Chairman of Heirs Holding, UBA Group and Tony Elumelu Foundation (TEF), which launched the $100 million Tony Elumelu Entrepreneurship Programme (TEEP), Tony Elumelu, who has been canvassing for conducive business environment at every given opportunity, recently noted that one of the challenges before Nigerian entrepreneurs are “obsolete laws.”

In March this year, Elumelu called for review of laws fundamental to the survival of Micro, Small and Medium Enterprises (MSMEs), saying it would go a long way in creating job opportunities for the teeming unemployed Nigerians.

“Instead of addressing the symptoms, let us address the fundamentals. Let us hold our National Assembly members accountable; let us knock on their door. They must sit down and pass bills; we need them to pass one bill per week.

“We cannot afford to meet one hour a day and adjourn; we should sit down and pass bills. You can imagine what this country will become if we have these proper laws in place, we will not be thinking of oil again,” Elumelu said.

Prior to the announcement that the country was in recession, some entrepreneurs lamented the impact of high inflation rates on their business.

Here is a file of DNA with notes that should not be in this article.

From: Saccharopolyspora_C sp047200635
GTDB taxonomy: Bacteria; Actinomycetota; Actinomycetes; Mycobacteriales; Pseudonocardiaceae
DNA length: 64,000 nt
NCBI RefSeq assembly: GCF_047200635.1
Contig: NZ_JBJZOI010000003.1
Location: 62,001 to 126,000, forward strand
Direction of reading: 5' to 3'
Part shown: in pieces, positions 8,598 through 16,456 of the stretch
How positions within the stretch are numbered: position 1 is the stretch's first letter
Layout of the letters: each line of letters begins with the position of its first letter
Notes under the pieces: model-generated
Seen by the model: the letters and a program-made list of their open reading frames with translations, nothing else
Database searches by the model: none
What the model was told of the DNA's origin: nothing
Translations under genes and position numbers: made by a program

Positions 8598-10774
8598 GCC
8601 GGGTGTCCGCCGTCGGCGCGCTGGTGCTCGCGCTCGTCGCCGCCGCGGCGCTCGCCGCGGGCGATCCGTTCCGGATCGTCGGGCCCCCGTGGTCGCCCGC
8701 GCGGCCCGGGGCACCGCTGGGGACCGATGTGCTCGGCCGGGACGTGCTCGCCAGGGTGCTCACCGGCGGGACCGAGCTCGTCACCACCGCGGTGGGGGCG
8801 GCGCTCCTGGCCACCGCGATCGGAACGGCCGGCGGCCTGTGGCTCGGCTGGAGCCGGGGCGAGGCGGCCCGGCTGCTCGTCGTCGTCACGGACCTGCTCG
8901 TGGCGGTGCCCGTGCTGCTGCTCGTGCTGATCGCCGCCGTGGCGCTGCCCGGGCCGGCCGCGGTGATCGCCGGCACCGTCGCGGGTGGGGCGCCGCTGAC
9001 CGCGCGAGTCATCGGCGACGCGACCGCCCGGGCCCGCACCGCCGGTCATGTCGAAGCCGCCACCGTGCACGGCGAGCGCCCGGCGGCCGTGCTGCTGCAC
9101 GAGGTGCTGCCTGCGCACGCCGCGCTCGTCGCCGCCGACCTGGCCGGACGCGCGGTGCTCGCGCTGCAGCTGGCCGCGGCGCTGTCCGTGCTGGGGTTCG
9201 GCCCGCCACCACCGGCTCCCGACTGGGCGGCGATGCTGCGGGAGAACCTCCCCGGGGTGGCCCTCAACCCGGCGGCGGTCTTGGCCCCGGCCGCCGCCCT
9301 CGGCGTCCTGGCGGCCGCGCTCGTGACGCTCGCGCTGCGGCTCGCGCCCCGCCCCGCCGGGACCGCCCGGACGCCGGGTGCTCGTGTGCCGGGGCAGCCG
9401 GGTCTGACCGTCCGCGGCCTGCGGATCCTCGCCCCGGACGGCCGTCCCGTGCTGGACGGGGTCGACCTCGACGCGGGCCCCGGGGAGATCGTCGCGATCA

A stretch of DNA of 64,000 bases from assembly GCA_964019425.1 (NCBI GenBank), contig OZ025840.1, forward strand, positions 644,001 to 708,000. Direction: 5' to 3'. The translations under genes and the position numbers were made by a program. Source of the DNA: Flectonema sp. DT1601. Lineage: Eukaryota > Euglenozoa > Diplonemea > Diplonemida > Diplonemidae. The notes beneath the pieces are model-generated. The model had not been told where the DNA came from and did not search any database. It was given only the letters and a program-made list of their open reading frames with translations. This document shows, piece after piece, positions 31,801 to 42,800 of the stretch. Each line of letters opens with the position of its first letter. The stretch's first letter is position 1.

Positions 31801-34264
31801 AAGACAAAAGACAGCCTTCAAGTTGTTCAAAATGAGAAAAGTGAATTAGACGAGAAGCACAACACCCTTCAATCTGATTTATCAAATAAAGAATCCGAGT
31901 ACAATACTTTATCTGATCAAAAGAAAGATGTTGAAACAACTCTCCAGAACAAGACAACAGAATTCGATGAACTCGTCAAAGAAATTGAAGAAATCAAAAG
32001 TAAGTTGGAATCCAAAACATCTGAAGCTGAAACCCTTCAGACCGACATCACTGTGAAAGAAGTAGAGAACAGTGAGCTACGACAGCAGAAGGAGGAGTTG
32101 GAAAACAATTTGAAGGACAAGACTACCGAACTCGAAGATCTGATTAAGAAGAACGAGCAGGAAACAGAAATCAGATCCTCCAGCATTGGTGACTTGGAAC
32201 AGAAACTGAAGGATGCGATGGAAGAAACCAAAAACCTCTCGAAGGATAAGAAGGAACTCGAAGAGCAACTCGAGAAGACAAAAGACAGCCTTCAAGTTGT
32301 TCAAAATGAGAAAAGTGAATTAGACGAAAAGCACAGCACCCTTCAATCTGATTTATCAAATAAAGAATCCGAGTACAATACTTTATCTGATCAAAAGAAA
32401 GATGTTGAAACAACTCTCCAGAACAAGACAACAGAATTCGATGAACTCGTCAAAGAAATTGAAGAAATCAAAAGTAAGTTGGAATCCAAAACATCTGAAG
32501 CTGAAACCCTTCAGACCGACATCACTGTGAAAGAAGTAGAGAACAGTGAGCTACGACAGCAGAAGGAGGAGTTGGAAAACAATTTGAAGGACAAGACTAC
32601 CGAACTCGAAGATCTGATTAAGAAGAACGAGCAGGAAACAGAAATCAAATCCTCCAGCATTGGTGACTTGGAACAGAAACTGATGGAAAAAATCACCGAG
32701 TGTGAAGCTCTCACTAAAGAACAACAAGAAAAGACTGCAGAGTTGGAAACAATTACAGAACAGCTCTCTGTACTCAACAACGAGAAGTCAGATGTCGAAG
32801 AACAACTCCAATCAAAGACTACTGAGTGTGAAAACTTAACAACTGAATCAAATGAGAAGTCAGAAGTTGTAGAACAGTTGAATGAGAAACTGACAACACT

However, as country’s economy shrunk by two per cent as announced by the National Bureau of Statistics on Wednesday, August 31, 206, entrepreneurs are worried that many of them may have to close shops.

It will be recalled that the Nigerian Tribune had reported that more than one million people had lost their jobs in three months, while the  Vice Chairman of the Manufacturing Association of Nigeria (MAN), Dr Stella Okoli lamented that several entrepreneurs in that sectors had closed down their business in large numbers.

According to NBS, Nigeria’s GDP shrank by 2.06 per cent year-on-year in the second quarter of 2016, compared to a 0.36 per cent contraction in the previous period and below consensus of 1.5 per cent decline.

“Generally, cost of generating service has increased due to the galloping inflation; also the same affects service buyers as they can’t afford luxury anymore thereby reducing patronage,” Jide Oguntokun, an estate letting/leasing business owner said last week Wednesday.